In a different continent, many hundreds of years ago, there had been something similar; a similar tale, the same story, carved into the annals of the universe. A sword, in a stone, waiting for the man worthy enough to wield it.

He pulls, and pulls, and pulls.

That man had been a king, too. But his crown was not stolen.

Watch, just watch.

The kernel of magic in his core is brightening, hardening, expanding, and when he stands, Fandral does not notice. When he stands, there is still a Loki, sitting cross-legged on the ground, smiling at an advancing Fandral.

Sif's bottom lip is caught between her teeth, and she is holding back a laugh, one hand held to her mouth.

"Were you not a prince of Asgard," Fandral says, and his voice is coming from very far away. "I would wipe the ground with you."

Thor shoves him. "And I shall give you to the kitchen wenches to use as a mop. Mind how you speak to my brother, Fandral."

"Were you not a thick-headed oaf, with more brains between your legs than your ears," Loki mouths, and the ghost enunciates the words. "You would."

Fandral lunges, and in the split second before his fingers grazed the ghost, Loki smiles, and ends the spell. Fandral lunges head first into a bramble brush.

"Ha!" Sif laughs out loud, clapping her hands over her mouth, and Thor is looking around in amazement. "You should have seen the look on your face!"

"Loki!" Thor exclaims, his eyes bright. "Brother, where are you?"

"Here," he says, and taps his brother on the shoulder. Gone.

"Here," he says, and flicks his brother's ear. Gone.

"Here," he says, and he is lounging on a tree branch, five meters away.

They have drawn a crowd. The youths of the noble families gather a little while away, and his heart is hammering in his chest; there is a fine sheen of sweat on his forehead, and his fingers are shaking. Thor is laughing, and in a flash, has pulled himself on to the same branch.

"You ass," Sif rolls her eyes, and goes over to help Fandral to his feet.

"You must teach me how to do that!" Thor exclaims. "Brother, together we can defeat all the great armies of the realms!"

His throat is tight—he has exerted too much energy. He manages a grin, and winks at Sif. "All the great armies," he repeats. "Beyond the unknown—I am talking about myself and the Lady Sif, who defeated you, of course."

Thor laughs, and shoves him good-naturedly.

In the crowd, gathering beyond their circle, the whispers are building. One word leaps out at him, low and heavy.


His fingers are shaking.

There is something building in the confines of his chest, a weight settling in his heart; he feels as though he cannot breathe. He steels his hands, and slowly, inch by inch, he takes off his helm.

Thor Odinson, Thor Light-bearer; Thor, the Thunder of Asgard, I hereby proclaim you my right and lawful heir.

He bites down hard on his mouth, and sets his helm down on the great wooden table on the other side of his room; a gift from the dignitary of Vanaheimr. There is a burgeoning silence, blooming around him like the moonflowers in Frigga's garden; fed by the night. Fed by the dark, by the cold, by the black space between stars. His hand curls into a fist, and he clenches his jaw.

He hears her approach before she opens his door.

He lifts his head, but does not turn around to face her. His voice, when he speaks, is calm. "Yes?"

Sif's gown rustles against the black marble of his floors. The heels of her shoes click against the ground. "You left early."

"Forgive me, my lady." He forces a wry humour into his voice. "I have no stomach for drinking contests. I fear I shall make a fool of myself."

The lie shatters before it has left his mouth fully. The words are too measured, too precise. It comes across as an equation rather than a jest. He feels Sif stir.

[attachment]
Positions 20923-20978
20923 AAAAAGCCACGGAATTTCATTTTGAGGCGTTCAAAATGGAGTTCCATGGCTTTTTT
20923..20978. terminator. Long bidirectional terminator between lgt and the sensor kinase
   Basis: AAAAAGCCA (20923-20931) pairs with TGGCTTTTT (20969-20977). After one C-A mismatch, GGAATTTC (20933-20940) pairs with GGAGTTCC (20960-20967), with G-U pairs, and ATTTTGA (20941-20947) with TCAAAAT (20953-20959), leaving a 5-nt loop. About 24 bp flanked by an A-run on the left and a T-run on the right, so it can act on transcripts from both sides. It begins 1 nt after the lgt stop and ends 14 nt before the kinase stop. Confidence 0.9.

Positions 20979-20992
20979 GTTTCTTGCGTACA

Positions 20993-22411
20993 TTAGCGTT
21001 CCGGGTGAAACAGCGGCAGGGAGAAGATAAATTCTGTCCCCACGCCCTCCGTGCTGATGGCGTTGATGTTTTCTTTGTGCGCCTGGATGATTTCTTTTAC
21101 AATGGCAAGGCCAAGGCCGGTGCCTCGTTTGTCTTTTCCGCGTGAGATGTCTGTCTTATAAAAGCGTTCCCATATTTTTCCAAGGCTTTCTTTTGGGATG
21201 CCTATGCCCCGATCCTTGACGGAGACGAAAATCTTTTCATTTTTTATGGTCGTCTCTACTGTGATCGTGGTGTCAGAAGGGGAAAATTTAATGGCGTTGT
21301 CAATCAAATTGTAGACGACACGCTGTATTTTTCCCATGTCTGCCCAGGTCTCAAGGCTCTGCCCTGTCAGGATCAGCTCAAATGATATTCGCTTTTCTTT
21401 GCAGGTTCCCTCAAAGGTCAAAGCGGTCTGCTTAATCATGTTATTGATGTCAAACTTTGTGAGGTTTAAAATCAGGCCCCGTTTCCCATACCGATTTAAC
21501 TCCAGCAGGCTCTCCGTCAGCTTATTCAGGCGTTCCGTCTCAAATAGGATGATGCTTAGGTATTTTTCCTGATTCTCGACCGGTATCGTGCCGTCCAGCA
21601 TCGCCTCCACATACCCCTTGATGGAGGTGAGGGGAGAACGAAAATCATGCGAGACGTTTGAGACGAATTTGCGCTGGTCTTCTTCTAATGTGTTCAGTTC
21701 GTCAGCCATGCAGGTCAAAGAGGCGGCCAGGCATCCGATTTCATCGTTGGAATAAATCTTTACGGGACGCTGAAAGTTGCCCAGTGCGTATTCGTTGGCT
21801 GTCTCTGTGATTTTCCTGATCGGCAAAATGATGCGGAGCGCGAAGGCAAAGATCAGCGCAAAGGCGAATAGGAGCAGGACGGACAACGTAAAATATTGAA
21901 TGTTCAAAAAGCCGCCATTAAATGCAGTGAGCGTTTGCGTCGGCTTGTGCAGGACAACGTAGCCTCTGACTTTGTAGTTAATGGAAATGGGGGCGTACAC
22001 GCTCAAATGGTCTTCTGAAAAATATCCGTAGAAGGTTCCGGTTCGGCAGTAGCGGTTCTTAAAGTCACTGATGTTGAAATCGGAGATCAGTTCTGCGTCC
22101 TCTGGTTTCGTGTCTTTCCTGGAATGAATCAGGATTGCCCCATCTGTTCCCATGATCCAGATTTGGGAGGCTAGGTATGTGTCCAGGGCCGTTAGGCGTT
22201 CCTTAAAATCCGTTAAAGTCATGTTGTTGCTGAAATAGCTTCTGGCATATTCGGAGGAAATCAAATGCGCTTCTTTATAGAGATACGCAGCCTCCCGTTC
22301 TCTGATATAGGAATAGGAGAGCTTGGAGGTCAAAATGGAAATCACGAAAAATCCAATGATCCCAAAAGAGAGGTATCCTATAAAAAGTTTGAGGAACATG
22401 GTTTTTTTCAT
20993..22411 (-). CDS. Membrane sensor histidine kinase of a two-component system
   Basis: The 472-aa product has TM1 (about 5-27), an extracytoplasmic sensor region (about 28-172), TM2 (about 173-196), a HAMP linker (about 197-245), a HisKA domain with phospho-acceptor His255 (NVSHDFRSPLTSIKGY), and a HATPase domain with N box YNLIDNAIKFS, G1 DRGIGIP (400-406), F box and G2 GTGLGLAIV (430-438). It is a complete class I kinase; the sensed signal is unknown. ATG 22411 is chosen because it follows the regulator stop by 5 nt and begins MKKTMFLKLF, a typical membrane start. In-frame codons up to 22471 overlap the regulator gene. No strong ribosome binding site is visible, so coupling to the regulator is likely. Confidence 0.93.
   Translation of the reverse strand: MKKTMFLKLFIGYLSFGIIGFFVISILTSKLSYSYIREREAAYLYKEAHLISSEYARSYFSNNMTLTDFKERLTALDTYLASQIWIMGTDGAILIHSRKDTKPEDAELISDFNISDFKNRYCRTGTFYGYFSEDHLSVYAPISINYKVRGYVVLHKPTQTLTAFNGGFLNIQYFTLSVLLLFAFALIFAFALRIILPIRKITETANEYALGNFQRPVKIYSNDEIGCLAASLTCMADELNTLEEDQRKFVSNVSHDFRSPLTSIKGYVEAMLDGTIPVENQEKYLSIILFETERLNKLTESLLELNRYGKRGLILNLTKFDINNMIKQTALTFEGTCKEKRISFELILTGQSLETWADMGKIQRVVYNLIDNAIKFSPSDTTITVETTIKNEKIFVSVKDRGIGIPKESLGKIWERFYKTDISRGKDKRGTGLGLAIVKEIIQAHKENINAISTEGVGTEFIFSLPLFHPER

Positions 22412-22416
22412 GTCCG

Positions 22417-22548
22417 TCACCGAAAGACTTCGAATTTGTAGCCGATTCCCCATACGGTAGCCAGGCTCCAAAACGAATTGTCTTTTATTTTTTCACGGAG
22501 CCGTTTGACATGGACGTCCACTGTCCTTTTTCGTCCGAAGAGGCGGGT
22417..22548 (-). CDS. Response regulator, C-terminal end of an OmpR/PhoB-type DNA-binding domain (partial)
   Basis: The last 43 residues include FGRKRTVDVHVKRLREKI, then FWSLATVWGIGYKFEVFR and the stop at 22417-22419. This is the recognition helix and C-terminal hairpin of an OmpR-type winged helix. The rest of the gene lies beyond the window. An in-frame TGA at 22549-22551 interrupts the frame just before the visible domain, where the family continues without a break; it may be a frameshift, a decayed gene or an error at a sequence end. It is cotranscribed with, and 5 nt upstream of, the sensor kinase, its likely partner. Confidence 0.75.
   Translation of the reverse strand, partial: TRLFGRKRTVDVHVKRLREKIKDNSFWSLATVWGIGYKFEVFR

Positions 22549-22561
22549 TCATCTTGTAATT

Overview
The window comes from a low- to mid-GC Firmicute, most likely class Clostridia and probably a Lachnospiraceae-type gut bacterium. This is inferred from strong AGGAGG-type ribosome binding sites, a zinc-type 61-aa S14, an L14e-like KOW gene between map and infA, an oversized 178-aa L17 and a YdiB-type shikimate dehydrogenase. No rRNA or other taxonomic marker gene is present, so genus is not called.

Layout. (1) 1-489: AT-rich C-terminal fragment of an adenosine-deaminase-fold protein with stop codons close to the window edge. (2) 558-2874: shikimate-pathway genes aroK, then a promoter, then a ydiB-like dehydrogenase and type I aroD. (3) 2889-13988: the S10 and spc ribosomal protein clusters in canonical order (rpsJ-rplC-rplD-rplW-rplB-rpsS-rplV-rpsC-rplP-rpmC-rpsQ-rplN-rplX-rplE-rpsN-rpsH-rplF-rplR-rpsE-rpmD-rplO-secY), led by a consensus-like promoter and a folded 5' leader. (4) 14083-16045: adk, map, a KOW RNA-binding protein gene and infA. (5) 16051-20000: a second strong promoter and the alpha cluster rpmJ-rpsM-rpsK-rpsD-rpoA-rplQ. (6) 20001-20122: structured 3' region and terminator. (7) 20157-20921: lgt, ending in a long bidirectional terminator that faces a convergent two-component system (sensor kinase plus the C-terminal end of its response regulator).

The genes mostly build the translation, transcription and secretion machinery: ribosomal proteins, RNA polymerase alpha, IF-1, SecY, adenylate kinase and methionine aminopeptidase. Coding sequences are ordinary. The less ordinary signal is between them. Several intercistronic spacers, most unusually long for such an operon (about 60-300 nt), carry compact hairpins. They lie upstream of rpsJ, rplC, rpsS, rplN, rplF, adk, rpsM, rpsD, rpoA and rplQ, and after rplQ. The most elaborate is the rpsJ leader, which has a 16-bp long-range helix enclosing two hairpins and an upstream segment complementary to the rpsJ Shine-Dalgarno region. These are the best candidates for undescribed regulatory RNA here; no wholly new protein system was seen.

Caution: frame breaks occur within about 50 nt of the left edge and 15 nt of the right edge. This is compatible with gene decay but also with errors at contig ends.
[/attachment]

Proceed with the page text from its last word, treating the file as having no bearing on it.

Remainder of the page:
Her words are careful. "Thor loves Asgard."

Thor loves a great many things. Thor loves his father, his mother, the Warriors Three. He loves Sif, he loves hunting, he loves the roar of the battlefield. He loves a good vintage.

He loves his brother.

Thor loves a great deal of things. Not all of the things he loves returns his love quite the same way.

He has to clench his hand hard, nails biting into his palm like daggers, to keep his voice low and calm. "Do you think he shall be a good king?"

Courage and guile, love and cold, calculated figures. A king must possess the light and the dark and in equal measure; a king's worth is measured in the silver of his tongue as much as in the application of his heart. Why then, he thinks, does the throne only seat one?

He can smell the clean, sweet scent that clings to her hair as she drifts near. Her words come slowly, but they are precise. "I think he is a worthy heir."

"Ah," he says. His nails have broken skin. "Worthy. I see."

Thor's hand is clenched tight around Mjolnir, the veins in his hands standing thick and distinct.

This is madness.

His voice comes from very far away, drifting across to him like the spices from the markets below. Loki, this is madness. This is madness. This is madness.

Even the basest creatures seek the light. Even the snake in the grass, the scorpion beneath the rock, the eel in the creek; all the dumb and deaf and venomous creatures of all the worlds reach heavenwards for the light that nature denies them. Darkness grows harrowing; there is nothing so stifling as shadow.

Thor Light-bearer, he thinks, vicious. Golden son of Asgard.

"Is it?" He hisses. "Is it?"

His fingers clench; he readies himself for the killing blow.

Oh, sing, muse.

He is escorted down the golden hall of kings with his brother's hand on his back.

The mask digs into his cheek; it is cold against the lines of his jaw. His wrists are chafed red, and he wants to laugh. The hall is full; Asgardian nobles lined up in silent, taut rows. No one bows.

He is forced to his knees at the base of the steps, and above him, Odin Allfather stands, Gungnir clasped in hand.

Allfather. You look weary.

Thor steps back, and Odin's mouth is a stern, silent line. His gaze does not waver.

Loki Silvertongue stares up at the man who had been his father, who had fed him and sheltered him and lied to him and used him, and when he grins, blood fills his mouth. He holds the old man's gaze, does not flinch for an instant. He imagines the hall reduced to ashes, to crumbling bones, to a rotten realm falling apart at the seams.

What a great mistake you have made, Allfather, he thinks.

I am a worthy son.